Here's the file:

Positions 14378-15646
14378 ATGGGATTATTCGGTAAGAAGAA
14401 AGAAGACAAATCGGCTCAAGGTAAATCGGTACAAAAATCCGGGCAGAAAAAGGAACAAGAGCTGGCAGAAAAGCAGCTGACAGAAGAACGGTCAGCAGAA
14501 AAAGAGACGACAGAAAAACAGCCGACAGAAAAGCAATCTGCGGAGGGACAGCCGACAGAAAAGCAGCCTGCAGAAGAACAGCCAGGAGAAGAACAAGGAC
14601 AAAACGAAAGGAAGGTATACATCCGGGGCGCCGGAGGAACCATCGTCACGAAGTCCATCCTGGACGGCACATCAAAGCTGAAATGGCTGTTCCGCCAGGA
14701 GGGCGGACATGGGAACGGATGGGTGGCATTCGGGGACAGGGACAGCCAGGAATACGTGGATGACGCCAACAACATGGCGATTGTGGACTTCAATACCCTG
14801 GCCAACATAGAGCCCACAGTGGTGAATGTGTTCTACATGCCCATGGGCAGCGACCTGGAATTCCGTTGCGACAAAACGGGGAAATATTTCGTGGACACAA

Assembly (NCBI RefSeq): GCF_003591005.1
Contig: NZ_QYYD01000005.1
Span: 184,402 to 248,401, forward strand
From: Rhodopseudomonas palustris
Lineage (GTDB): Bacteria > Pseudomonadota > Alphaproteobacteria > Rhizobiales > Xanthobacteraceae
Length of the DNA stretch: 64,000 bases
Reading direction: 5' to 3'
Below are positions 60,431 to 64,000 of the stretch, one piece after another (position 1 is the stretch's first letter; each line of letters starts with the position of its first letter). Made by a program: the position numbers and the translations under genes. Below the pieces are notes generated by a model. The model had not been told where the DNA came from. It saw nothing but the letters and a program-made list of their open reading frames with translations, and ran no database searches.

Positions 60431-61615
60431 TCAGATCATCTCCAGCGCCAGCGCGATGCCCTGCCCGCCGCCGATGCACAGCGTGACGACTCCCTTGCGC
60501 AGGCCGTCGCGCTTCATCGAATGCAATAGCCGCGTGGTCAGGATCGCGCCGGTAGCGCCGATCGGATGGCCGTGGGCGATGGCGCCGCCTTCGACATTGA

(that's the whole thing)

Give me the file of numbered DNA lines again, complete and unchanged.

Positions 14378-15646
14378 ATGGGATTATTCGGTAAGAAGAA
14401 AGAAGACAAATCGGCTCAAGGTAAATCGGTACAAAAATCCGGGCAGAAAAAGGAACAAGAGCTGGCAGAAAAGCAGCTGACAGAAGAACGGTCAGCAGAA
14501 AAAGAGACGACAGAAAAACAGCCGACAGAAAAGCAATCTGCGGAGGGACAGCCGACAGAAAAGCAGCCTGCAGAAGAACAGCCAGGAGAAGAACAAGGAC
14601 AAAACGAAAGGAAGGTATACATCCGGGGCGCCGGAGGAACCATCGTCACGAAGTCCATCCTGGACGGCACATCAAAGCTGAAATGGCTGTTCCGCCAGGA
14701 GGGCGGACATGGGAACGGATGGGTGGCATTCGGGGACAGGGACAGCCAGGAATACGTGGATGACGCCAACAACATGGCGATTGTGGACTTCAATACCCTG
14801 GCCAACATAGAGCCCACAGTGGTGAATGTGTTCTACATGCCCATGGGCAGCGACCTGGAATTCCGTTGCGACAAAACGGGGAAATATTTCGTGGACACAA

Assembly (NCBI RefSeq): GCF_003591005.1
Contig: NZ_QYYD01000005.1
Span: 184,402 to 248,401, forward strand
From: Rhodopseudomonas palustris
Lineage (GTDB): Bacteria > Pseudomonadota > Alphaproteobacteria > Rhizobiales > Xanthobacteraceae
Length of the DNA stretch: 64,000 bases
Reading direction: 5' to 3'
Below are positions 60,431 to 64,000 of the stretch, one piece after another (position 1 is the stretch's first letter; each line of letters starts with the position of its first letter). Made by a program: the position numbers and the translations under genes. Below the pieces are notes generated by a model. The model had not been told where the DNA came from. It saw nothing but the letters and a program-made list of their open reading frames with translations, and ran no database searches.

Positions 60431-61615
60431 TCAGATCATCTCCAGCGCCAGCGCGATGCCCTGCCCGCCGCCGATGCACAGCGTGACGACTCCCTTGCGC
60501 AGGCCGTCGCGCTTCATCGAATGCAATAGCCGCGTGGTCAGGATCGCGCCGGTAGCGCCGATCGGATGGCCGTGGGCGATGGCGCCGCCTTCGACATTGA